AJA Asian Journal of Anesthesiology

Advancing, Capability, Improving lives

Correspondence
Volume 61, Issue 1, Pages 37-38
Ying-Tzu Chen 1 , Zhi-Fu Wu 1,2
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Outline


To the Editor,

For people at high risk of severe respiratory failure undergoing sedation, noninvasive positive pressure ventilation may be necessary.1 The high-flow nasal cannula (HFNC) exerts multiple physiological effects, including less inspiratory effort and improved lung volume and compliance.2 Hence, we report a case of an orthopnea patient who received subcutaneous venous port implantation with HFNC under monitored anesthesia care.

A 52-year-old woman (height, 160 cm; weight, 60 kg) had stage IV right invasive breast carcinoma with lung metastases. Chest X-ray (CXR) showed multiple metastases in both lungs and bilateral pleural effusion (Figure 1A). She presented dyspnea and orthopnea under a nasal cannula of 2–3 L/min; the pulse oximeter (SpO2) was 92% in the sitting position. However, she was unable to lie supine with local anesthesia alone for subcutaneous venous port implantation. Therefore, an HFNC (Optiflow THRIVE, Fisher and Paykel Healthcare Ltd, Auckland, New Zealand) with 30 L/min and fraction of inspiration O2 (FiO2) 60% was used to prevent hypoxia before anesthesia induction. Standard monitors and bispectral index (BIS) (BISTM, Covidien, Dublin, Ireland) were administered. Before anesthesia induction, SpO2 was elevated to 100%. Anesthesia was induced with fentanyl (25 µg), lidocaine (40 mg), target control infusion of propofol with effect-site concentration of 3 µg/mL and dexamethasone 5 mg. After induction, the patient could lie down and received local infiltration. Initially, we kept the patient at the depth of BIS 40–60, since the surgeon asked for movelessness of the patient while he was doing the puncture technique. After insertion of the guide wire, we kept the BIS values in the interval of 40–70 by adjusting the propofol concentration. The hemodynamics were stable, and the surgery was smoothly done. At the postanesthesia care unit, the HFNC was set to flow at 20 L/min, FiO2 60%, and her SpO2 was above 98%. One hour later, we replaced it with a nasal cannula at 3 L/min, and the SpO2 was above 95%. Thirty minutes later, she was transferred to the general ward with a semi-Fowler position. The patient tolerated the HFNC uneventfully, and both the patient and surgeon showed great satisfaction. The postoperative CXR showed bilateral atelectasis improved despite multiple lung metastases (Figure 1B). Alleviation of dyspnea was noted, and she finally completed two courses of chemotherapy.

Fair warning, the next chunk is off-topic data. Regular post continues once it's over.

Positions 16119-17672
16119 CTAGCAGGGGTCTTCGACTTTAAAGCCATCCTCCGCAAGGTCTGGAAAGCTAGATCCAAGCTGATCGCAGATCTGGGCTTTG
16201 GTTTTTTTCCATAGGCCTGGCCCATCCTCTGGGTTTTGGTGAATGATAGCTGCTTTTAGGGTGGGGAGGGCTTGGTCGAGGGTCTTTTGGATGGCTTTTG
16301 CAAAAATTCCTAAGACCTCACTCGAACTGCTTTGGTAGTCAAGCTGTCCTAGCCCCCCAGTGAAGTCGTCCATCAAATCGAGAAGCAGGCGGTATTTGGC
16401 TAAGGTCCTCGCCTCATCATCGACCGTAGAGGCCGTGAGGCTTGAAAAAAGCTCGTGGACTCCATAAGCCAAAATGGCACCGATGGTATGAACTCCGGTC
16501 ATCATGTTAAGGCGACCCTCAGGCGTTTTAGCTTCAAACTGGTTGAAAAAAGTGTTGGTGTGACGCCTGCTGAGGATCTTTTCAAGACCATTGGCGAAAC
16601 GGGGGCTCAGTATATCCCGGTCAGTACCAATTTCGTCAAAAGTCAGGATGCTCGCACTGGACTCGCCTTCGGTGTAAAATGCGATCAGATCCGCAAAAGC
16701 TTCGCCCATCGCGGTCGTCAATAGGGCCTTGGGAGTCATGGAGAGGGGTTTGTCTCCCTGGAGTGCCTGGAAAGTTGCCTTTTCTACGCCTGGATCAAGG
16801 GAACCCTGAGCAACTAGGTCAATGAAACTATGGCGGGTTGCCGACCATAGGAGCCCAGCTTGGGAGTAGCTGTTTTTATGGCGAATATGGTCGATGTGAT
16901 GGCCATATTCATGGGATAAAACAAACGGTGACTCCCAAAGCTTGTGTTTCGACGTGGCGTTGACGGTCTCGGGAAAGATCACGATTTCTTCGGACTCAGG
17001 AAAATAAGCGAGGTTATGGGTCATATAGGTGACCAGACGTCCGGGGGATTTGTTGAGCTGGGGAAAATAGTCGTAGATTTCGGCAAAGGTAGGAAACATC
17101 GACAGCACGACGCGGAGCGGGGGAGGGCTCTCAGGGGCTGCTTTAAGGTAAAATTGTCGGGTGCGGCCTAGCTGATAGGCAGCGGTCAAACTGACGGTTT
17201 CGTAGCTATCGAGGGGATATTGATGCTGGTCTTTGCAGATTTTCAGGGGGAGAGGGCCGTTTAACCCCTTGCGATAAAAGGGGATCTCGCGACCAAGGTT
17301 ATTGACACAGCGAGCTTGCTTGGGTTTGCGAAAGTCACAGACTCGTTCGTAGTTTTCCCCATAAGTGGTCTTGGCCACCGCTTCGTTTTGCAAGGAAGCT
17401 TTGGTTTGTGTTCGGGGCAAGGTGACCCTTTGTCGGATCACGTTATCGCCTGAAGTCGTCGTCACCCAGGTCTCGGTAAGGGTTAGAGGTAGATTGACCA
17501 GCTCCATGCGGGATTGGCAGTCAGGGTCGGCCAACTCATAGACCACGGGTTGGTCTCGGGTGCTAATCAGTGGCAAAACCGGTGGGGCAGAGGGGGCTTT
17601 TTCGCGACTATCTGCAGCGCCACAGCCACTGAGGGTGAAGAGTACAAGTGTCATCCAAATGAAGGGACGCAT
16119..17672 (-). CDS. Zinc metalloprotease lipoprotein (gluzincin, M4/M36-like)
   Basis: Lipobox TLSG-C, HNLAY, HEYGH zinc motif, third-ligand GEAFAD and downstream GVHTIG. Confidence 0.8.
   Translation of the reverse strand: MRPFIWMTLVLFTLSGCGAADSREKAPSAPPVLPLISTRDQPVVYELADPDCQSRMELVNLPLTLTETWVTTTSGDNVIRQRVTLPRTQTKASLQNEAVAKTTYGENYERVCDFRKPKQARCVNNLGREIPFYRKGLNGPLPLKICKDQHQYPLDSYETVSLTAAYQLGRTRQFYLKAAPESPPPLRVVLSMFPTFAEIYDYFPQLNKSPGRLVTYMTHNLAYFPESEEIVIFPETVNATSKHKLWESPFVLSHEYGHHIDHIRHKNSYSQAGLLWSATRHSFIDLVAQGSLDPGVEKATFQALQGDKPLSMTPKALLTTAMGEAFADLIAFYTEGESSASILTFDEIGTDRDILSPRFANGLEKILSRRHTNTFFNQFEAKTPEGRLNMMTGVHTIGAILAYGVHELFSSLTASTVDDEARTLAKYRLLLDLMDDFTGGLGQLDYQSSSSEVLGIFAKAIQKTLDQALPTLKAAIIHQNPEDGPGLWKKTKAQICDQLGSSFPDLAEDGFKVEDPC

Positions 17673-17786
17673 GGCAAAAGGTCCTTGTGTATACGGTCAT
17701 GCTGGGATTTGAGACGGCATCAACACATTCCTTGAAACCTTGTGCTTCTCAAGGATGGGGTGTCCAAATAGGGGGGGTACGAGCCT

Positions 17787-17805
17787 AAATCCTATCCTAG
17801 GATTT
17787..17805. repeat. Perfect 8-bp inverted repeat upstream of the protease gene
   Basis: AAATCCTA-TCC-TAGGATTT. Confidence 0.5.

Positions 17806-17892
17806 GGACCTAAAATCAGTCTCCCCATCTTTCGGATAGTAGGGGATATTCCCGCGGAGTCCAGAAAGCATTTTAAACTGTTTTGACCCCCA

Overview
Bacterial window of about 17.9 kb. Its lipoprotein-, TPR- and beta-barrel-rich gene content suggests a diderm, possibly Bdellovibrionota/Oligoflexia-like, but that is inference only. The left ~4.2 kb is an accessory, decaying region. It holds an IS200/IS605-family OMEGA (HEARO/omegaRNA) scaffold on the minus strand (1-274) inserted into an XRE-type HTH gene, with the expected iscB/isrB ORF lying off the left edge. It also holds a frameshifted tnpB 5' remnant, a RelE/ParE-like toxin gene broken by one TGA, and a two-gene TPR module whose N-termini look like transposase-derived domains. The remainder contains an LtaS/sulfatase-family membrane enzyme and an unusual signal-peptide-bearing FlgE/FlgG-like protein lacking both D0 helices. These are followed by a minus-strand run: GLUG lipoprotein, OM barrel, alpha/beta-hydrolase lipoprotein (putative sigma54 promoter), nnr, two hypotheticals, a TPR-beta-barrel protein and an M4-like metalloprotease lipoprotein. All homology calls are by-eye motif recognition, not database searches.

Figure 1.
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Fig. 1. Before (A) and After (B) High-Flow Nasal Cannula Use
Atelectasis over bilateral lungs improved.

In a systematic review and meta-analysis, Rochwerg et al.1 reported that HFNC may reduce the need for tracheal intubation in patients with acute hypoxemic respiratory failure.

In general, HFNC is simple to use and highly acceptable for patients and anesthesiology practitioners; therefore, it is desirable for enhanced recovery in orthopnea patients undergoing short-duration procedures.

Future investigation of a larger sample to evaluate the effectiveness of HFNC is required.


References

1
Rochwerg B, Granton D, Wang DX, et al.
High flow nasal cannula compared with conventional oxygen therapy for acute hypoxemic respiratory failure: a systematic review and meta-analysis.
Intensive Care Med. 2019;45(5):563-572.
2
Mauri T, Turrini C, Eronia N, et al.
Physiologic effects of high-flow nasal cannula in acute hypoxemic respiratory failure.
Am J Respir Crit Care Med. 2017;195(9):1207-1215.

References

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